The SAS protocol also supports high availability (HA) through dual-port capabilities, enabling two physical data paths in a single host. Two controllers can therefore access the same SAS drive simultaneously. If a data path is lost, the available data path continues operation as if no failure had occurred, creating minimal impact on quality of service (QoS). To support a 124 JBOD (just a bunch of disks) configuration using terabyte-capacity drives, using dual port and RAID is highly advisable. Only SAS drives deliver mature dual-port capability today.
If a SAS drive fails, the user can hot swap it to easily service this storage device without taking a node (server) offline. Additionally, since both HDDs and SSDs employ the same SAS interface, a user can easily combine SAS-based HDDs and SSDs in the same storage enclosure.
Power efficiency is yet another benefit of SAS-based storage devices. Some SAS SSDs feature selectable options that enable power consumption to be reduced if the performance requirement is lower. Users may sometimes be unable to take full advantage of SAS SSD performance in their storage systems; in these cases, the SAS protocol enables them to reduce power as well as the drive’s full performance potential. Western Digital, for example, supports 9W, 11W and 14W power options in its latest SAS-based Ultrastar SS300 SSD series.
Future Capabilities of SAS
One type of flash memory, 3D NAND, stacks the memory cells vertically, delivering greater storage density in the same physical footprint compared with 2D planar NAND architectures. In 2D NAND architectures, a U.2 (2.5-inch) form factor supports up to 8TB of storage capacity. In 3D NAND, the die size can be greater to enable future drive capacities of 60TB or more. From a performance perspective, the spaces between each memory cell in a 3D NAND architecture are wider than in 2D NAND, enabling storage devices to write data faster. The wider cell spaces also reduce noise and cell-to-cell interference from neighboring cells on the layer, delivering data with higher reliability.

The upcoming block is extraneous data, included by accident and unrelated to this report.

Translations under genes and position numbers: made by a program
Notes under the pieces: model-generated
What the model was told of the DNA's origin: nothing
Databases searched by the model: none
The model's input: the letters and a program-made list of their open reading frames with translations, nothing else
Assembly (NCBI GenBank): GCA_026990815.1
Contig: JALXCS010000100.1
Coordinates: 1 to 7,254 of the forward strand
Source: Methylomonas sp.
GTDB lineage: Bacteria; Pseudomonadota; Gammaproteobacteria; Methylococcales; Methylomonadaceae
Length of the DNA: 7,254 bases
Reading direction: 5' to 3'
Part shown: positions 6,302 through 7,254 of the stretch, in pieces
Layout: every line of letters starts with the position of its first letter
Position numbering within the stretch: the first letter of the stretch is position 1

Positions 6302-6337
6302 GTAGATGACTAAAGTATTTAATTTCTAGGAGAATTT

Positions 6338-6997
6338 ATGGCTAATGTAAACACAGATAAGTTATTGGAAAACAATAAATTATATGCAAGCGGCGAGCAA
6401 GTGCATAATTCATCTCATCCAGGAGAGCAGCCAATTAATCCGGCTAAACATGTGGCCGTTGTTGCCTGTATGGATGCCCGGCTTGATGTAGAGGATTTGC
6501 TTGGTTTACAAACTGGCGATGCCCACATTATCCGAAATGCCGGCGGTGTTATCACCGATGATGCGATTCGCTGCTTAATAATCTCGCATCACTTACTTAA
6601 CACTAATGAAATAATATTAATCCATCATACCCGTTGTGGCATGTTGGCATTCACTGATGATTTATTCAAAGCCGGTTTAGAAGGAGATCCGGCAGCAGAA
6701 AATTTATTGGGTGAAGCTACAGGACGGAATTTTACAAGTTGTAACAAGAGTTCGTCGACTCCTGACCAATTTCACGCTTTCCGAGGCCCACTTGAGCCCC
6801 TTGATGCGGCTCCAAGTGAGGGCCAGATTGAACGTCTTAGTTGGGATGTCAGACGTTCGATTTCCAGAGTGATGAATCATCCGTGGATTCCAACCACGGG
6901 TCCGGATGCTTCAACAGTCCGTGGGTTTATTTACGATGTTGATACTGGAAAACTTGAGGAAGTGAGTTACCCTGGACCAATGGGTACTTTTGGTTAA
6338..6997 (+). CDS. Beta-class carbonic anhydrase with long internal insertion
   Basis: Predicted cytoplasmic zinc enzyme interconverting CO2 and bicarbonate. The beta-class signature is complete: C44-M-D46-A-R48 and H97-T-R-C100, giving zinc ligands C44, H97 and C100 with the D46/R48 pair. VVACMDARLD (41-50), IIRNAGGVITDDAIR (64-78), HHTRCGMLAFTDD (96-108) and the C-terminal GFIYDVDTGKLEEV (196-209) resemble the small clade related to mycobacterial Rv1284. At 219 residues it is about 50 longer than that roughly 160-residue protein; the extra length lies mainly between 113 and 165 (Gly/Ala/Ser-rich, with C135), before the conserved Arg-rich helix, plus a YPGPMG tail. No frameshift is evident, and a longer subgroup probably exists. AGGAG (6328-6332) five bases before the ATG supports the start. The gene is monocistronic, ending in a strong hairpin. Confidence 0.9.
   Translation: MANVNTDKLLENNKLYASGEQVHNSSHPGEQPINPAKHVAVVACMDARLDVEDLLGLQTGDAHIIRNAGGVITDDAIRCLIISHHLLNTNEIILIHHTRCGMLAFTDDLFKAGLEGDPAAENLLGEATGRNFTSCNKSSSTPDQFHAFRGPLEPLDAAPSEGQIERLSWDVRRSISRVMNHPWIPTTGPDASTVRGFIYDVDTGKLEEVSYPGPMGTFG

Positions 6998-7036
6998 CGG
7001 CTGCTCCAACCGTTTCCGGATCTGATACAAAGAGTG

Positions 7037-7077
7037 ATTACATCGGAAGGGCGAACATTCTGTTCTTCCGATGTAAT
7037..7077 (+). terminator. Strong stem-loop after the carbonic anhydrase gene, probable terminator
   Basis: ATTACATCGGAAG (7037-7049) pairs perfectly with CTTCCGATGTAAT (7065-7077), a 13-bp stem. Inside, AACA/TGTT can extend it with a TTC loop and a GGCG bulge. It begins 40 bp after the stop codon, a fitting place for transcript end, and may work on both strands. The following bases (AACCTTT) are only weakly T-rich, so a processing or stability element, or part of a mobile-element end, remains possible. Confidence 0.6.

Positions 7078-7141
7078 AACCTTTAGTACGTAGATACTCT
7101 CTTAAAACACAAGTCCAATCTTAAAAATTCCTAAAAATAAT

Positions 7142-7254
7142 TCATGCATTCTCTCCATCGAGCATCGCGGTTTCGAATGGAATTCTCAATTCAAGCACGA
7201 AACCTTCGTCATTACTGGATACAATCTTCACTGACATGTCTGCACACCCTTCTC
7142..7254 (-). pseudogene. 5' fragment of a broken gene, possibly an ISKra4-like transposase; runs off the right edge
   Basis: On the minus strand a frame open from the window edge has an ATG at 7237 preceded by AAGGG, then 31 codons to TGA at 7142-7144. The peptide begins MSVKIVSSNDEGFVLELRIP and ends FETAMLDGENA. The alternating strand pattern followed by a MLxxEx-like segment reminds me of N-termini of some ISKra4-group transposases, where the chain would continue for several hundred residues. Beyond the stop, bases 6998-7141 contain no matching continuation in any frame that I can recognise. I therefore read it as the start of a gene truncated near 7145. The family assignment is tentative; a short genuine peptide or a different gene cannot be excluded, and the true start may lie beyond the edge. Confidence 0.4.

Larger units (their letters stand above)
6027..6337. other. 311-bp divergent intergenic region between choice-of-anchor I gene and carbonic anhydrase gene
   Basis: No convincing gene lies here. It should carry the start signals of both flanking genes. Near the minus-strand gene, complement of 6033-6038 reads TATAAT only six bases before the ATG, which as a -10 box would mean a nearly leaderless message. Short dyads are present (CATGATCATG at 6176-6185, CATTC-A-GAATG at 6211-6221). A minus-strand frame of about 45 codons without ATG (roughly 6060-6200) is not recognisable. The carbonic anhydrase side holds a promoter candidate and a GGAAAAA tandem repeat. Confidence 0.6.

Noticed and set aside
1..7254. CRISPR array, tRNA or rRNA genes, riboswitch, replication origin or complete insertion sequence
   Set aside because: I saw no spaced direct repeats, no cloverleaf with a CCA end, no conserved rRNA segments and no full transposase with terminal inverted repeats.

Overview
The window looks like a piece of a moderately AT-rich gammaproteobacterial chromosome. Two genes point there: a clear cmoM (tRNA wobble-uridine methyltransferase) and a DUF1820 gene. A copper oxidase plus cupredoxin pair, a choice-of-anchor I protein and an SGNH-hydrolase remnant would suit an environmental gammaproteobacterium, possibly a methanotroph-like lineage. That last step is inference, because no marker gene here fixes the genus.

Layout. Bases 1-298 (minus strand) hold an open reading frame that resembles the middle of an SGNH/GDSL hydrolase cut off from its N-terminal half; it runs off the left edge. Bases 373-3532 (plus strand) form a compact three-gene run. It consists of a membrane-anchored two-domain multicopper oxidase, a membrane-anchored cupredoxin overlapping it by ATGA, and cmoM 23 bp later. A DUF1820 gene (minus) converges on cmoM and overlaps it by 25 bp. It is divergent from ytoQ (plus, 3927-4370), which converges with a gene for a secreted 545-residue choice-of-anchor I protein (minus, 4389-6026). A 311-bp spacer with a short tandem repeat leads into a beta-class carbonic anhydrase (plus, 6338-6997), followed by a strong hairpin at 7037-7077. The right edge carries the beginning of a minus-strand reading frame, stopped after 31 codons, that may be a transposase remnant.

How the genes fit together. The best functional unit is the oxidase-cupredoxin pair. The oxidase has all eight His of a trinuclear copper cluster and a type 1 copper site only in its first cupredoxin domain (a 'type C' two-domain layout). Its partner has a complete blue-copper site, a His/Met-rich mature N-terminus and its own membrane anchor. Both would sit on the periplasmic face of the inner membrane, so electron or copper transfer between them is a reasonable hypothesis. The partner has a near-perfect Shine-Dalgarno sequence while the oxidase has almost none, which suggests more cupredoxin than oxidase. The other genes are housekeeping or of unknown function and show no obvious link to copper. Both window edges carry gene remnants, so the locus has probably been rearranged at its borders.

As SSDs are reaching the performance capabilities of 12Gbps SAS, the industry is planning a next-generation rollout in which the next SAS Gen4 version will enable SSDs to deliver 24 Gbps of data throughput (expected in 2019/2020). This version will also be backward compatible with 6 Gbps Gen2 and 12 Gbps Gen3, protecting the customer’s initial SAS SSD investments.
IT departments must manage fast-growing data in their enterprises. Some have undertaken recent data center consolidation projects to reduce cost and power consumption while increasing performance, security and operational efficiencies. When evaluating their data access and storage challenges, infrastructures and devices based on SAS are well defined, stable, field proven and dependable. Driven by high bandwidth and proven enterprise capabilities, the SAS protocol will be relevant for at least another 10 years.
About the Author
Mitchell Abbey is the senior product-line manager for Western Digital Corporation’s enterprise-class solid-state drive (SSD) family. He’s responsible for driving and developing the enterprise business marketing plan as well as defining markets, products and features for the company’s high-performance solid-state storage products. Before Western Digital, Mitchell was a senior director of marketing and business development at Seagate. He also held senior positions at National Semiconductor and QformX. He has over 30 years of experience in business and product development, product-line management, and market analysis for a variety of technology products. Mitchell holds a Bachelor of Science degree in business administration and marketing from San Jose State University and two Associate of Engineering degrees in computer science and electrical engineering.